Has anyone out there noticed the persistence of colder temperatures in North Central Ohio besides me. And winter has just begun. We still have January and February winter blasts to endure. In the past decades, we have had snow in Ohio but the snow would melt with intermittent warm-ups. This winter seems to have had an earlier start and we’ve enjoyed consistent snow cover through November and December. As winter begins, I find stories of storm warnings to be increasingly interesting. Today’s Drudge Report and Climate Depot have many weather stories and storm warnings
- Blizzard Looms for Boston, New York City, Philadelphia…
- Major winter storm barrels up East Coast
- Midwest Snow Disrupting Christmas Travel…
- SNOWBALL EXPRESS MOVES EAST…
- UK Big Freeze hits 300 deaths every day
- Atlanta may get first measurable snow on Christmas Day since 1882
- ‘Incomprehensible’: Syracuse NY has snowiest December on record with 71.9 inches
- Bitter Cold In Alaska
As I started surfing and looking for winter weather stories, I hit upon this stories from 2009. This retired physicist/engineer from Bloomfield, Indiana had this explanation for the cooling winter temperatures. I find his Bread and Butter science worth reading. After reading his editorial about changing climate, I decided to link him site to our Climate Change links.
Friday, March 13, 2009
Greene County Daily World
To the Editor:
It was the year 1799, during the “Dalton Minimum” when the sun was quiet that George Frederick Bollinger led a group of early pioneers from North Carolina to establish early settlements in Missouri. They hoped to cross their largest obstacle, the Mississippi River, on the ice, frozen solid in mid-winter.
The pioneers and their wagon train moved westward a few miles each day, making and breaking camp each night, fording the small streams and floating across the larger ones on rafts which they made from the nearby trees, following roads that were barely trails through forests and valleys.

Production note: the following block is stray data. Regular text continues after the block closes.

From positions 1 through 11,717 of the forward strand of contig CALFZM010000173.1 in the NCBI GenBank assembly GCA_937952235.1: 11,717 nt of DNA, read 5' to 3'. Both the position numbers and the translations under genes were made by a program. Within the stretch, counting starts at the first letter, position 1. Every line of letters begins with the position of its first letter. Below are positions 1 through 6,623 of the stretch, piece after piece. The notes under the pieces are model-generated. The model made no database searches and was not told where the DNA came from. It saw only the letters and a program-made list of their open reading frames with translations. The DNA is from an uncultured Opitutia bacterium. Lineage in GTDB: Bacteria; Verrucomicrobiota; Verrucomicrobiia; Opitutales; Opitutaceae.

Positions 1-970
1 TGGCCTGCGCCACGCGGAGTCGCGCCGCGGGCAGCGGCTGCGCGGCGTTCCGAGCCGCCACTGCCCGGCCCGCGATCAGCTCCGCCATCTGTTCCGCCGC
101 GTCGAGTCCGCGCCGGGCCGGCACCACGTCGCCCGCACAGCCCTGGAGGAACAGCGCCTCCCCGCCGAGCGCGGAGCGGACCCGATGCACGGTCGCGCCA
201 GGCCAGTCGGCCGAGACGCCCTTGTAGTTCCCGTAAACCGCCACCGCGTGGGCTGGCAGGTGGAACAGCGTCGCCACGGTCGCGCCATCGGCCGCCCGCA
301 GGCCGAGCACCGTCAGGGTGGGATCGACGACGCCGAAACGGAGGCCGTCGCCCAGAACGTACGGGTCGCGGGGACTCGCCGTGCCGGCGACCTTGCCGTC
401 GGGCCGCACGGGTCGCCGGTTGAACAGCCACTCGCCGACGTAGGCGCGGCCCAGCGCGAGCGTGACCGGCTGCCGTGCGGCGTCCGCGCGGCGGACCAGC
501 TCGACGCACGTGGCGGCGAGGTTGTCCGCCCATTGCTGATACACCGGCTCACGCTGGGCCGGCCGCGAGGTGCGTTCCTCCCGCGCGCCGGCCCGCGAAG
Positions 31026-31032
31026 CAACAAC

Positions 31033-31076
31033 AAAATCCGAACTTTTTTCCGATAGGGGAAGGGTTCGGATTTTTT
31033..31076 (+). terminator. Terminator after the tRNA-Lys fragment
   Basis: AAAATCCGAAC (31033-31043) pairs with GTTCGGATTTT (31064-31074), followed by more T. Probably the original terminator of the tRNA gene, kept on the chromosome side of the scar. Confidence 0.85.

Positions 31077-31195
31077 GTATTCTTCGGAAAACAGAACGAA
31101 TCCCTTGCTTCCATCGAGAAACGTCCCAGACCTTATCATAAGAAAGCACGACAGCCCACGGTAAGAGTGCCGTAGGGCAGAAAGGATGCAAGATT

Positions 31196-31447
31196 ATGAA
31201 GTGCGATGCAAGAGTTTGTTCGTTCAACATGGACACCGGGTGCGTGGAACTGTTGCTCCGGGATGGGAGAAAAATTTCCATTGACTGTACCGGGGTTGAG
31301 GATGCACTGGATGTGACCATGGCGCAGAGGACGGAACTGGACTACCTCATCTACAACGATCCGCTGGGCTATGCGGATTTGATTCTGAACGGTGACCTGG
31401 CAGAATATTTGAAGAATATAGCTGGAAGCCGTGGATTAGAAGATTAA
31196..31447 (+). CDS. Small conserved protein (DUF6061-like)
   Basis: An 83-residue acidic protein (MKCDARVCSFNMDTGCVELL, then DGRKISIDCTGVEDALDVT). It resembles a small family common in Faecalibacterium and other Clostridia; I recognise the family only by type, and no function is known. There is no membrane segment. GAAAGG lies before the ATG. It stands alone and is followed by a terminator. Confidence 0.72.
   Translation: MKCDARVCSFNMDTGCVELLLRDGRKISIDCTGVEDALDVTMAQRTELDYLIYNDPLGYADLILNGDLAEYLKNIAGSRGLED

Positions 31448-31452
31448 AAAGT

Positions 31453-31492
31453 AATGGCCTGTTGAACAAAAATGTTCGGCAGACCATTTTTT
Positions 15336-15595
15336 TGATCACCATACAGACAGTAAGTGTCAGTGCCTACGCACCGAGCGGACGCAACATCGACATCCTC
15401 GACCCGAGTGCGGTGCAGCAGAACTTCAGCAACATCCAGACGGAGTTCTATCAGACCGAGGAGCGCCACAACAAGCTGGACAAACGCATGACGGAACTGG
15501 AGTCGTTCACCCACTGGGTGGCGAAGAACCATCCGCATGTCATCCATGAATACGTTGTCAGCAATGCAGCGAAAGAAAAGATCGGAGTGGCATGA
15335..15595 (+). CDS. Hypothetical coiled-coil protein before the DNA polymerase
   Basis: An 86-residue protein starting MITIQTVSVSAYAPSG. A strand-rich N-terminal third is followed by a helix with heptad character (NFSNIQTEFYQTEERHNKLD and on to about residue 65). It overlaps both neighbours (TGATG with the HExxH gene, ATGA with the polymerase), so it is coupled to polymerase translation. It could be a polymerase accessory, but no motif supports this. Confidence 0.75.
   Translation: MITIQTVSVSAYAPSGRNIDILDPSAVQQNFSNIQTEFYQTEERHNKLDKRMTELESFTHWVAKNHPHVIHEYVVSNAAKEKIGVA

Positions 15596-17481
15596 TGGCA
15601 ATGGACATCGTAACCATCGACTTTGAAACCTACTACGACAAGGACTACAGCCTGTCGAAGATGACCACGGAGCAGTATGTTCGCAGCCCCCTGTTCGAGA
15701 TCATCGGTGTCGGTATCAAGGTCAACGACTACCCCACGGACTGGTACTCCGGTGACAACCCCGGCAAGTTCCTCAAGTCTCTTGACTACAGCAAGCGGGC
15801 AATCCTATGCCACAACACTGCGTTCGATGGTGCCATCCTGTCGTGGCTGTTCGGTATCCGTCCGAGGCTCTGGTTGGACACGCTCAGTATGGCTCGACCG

They arrived on the east bank of the Mississippi River opposite St. Genevieve in late December, pitched camp and explored potential river crossings. St. Genevieve is located about a 100 miles downstream from St. Louis. Winter had come early and the Mississippi river was already covered with ice. It was bitterly cold. They determined the ice was not yet thick enough to support a crossing of ox-carts and covered wagons. Daily the thickness of the ice was measured and then on Dec. 31, a chopped hole in the ice indicated thickness well over two feet. They tested the ice by making a few trips across on foot and horseback. The believed the ice was thick enough to support a loaded wagon.
As a test, a wagon was selected to be driven across with no one riding and the driver would walk ahead watching the ice and leading his team. The trip across and back to camp was made without the ice cracking and preparations were made for an early crossing New Year’s Day.
The next morning final preparations were made to break camp and all supplies were loaded. The weather remained bitter cold with dark skies overhead and light snow falling, but the decision had been made to cross and there was no turning back. The group was devout German Reformed Protestants and they gathered together in the early cold gray dawn to seek guidance from their God for a safe crossing.
The cracking of whips like pistol shots rang out over the heads of the oxen to coax them out onto the ice; the crossing had began. All that were able, walked to lighten the loaded wagons, keeping a safe distance from the wagons, which were also spaced far apart to lessen the danger of breaking the ice. The crossing was made successfully with no mishaps, except extremely cold hands and feet.
The townsfolk of St. Genevieve had built a large fire to welcome and warm these new settlers. Safely across the Mississippi, they were relieved of their crossing fears and enjoyed the local hospitality. They exchanged news from the East for information of what they might expect ahead. Needed supplies were purchased and even the weather abated a little as the sun broke through the clouds. They settled along the Whitewater River where the soil was rich.
We are transitioning into Solar Cycle (SC) 24 and the sun has become fairly quiet. During most of the last century (SC 16-23) the sun has been in a Grand Maxima. As a result the Earth has experienced warming. But with SC 24 the sun is again changing states. From the peak year 1998, the lower Troposphere temperatures globally have already fallen around 1/2 degree Celsius. This is despite the fact that during that same time period, atmospheric carbon dioxide has risen 5% from 367 ppm to 386 ppm. Several solar scientist are predicting the sun will slide into a “Dalton Minimum” event in SC 25, about a decade from now. If that happens, the Earth will experience some bitterly cold winters for several decades.
The winters may once again resemble the winters 200 years ago during the time of the early pioneers. Imagine for a minute the west fork of the White River near Bloomfield freezing into a block of ice two feet thick.
James A. Marusek
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